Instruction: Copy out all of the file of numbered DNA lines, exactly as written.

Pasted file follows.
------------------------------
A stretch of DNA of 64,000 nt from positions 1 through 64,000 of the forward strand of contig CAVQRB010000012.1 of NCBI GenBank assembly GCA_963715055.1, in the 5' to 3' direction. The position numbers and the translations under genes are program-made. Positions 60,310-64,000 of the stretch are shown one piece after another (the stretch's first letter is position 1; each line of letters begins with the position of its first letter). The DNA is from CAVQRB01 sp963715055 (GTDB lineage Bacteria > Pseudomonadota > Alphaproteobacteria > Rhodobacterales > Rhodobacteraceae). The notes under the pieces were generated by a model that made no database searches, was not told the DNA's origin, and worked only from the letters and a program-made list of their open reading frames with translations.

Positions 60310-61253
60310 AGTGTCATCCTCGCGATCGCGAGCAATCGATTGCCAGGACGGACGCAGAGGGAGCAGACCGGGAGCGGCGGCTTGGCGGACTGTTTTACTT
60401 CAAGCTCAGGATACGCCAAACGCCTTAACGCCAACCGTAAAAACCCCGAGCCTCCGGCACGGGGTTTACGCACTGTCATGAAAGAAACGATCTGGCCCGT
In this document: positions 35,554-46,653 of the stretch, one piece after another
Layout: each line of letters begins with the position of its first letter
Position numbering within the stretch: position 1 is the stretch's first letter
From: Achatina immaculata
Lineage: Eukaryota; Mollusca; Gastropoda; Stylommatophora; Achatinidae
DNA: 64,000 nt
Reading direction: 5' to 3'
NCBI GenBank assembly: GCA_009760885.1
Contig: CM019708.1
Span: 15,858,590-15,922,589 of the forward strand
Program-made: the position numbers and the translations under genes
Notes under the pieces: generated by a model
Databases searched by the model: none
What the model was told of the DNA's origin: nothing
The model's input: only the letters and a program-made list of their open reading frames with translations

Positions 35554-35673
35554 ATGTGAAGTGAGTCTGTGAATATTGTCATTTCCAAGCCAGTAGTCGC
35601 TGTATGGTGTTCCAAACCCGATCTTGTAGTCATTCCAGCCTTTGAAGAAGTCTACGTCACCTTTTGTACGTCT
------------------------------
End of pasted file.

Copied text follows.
A stretch of DNA of 64,000 nt from positions 1 through 64,000 of the forward strand of contig CAVQRB010000012.1 of NCBI GenBank assembly GCA_963715055.1, in the 5' to 3' direction. The position numbers and the translations under genes are program-made. Positions 60,310-64,000 of the stretch are shown one piece after another (the stretch's first letter is position 1; each line of letters begins with the position of its first letter). The DNA is from CAVQRB01 sp963715055 (GTDB lineage Bacteria > Pseudomonadota > Alphaproteobacteria > Rhodobacterales > Rhodobacteraceae). The notes under the pieces were generated by a model that made no database searches, was not told the DNA's origin, and worked only from the letters and a program-made list of their open reading frames with translations.

Positions 60310-61253
60310 AGTGTCATCCTCGCGATCGCGAGCAATCGATTGCCAGGACGGACGCAGAGGGAGCAGACCGGGAGCGGCGGCTTGGCGGACTGTTTTACTT
60401 CAAGCTCAGGATACGCCAAACGCCTTAACGCCAACCGTAAAAACCCCGAGCCTCCGGCACGGGGTTTACGCACTGTCATGAAAGAAACGATCTGGCCCGT
In this document: positions 35,554-46,653 of the stretch, one piece after another
Layout: each line of letters begins with the position of its first letter
Position numbering within the stretch: position 1 is the stretch's first letter
From: Achatina immaculata
Lineage: Eukaryota; Mollusca; Gastropoda; Stylommatophora; Achatinidae
DNA: 64,000 nt
Reading direction: 5' to 3'
NCBI GenBank assembly: GCA_009760885.1
Contig: CM019708.1
Span: 15,858,590-15,922,589 of the forward strand
Program-made: the position numbers and the translations under genes
Notes under the pieces: generated by a model
Databases searched by the model: none
What the model was told of the DNA's origin: nothing
The model's input: only the letters and a program-made list of their open reading frames with translations

Positions 35554-35673
35554 ATGTGAAGTGAGTCTGTGAATATTGTCATTTCCAAGCCAGTAGTCGC
35601 TGTATGGTGTTCCAAACCCGATCTTGTAGTCATTCCAGCCTTTGAAGAAGTCTACGTCACCTTTTGTACGTCT